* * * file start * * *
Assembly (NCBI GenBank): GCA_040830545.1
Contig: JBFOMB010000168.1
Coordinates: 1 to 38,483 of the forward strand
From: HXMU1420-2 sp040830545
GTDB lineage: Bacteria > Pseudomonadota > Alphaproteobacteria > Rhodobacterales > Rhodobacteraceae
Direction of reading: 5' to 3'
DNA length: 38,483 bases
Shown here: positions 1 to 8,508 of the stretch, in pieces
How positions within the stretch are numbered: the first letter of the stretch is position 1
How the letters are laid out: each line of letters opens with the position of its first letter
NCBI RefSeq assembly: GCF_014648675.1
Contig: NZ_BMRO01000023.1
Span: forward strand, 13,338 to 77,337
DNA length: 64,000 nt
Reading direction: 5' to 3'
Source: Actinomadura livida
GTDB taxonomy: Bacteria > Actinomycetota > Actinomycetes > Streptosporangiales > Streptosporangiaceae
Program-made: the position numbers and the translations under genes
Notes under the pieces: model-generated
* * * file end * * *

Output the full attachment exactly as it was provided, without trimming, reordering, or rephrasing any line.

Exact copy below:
Assembly (NCBI GenBank): GCA_040830545.1
Contig: JBFOMB010000168.1
Coordinates: 1 to 38,483 of the forward strand
From: HXMU1420-2 sp040830545
GTDB lineage: Bacteria > Pseudomonadota > Alphaproteobacteria > Rhodobacterales > Rhodobacteraceae
Direction of reading: 5' to 3'
DNA length: 38,483 bases
Shown here: positions 1 to 8,508 of the stretch, in pieces
How positions within the stretch are numbered: the first letter of the stretch is position 1
How the letters are laid out: each line of letters opens with the position of its first letter
NCBI RefSeq assembly: GCF_014648675.1
Contig: NZ_BMRO01000023.1
Span: forward strand, 13,338 to 77,337
DNA length: 64,000 nt
Reading direction: 5' to 3'
Source: Actinomadura livida
GTDB taxonomy: Bacteria > Actinomycetota > Actinomycetes > Streptosporangiales > Streptosporangiaceae
Program-made: the position numbers and the translations under genes
Notes under the pieces: model-generated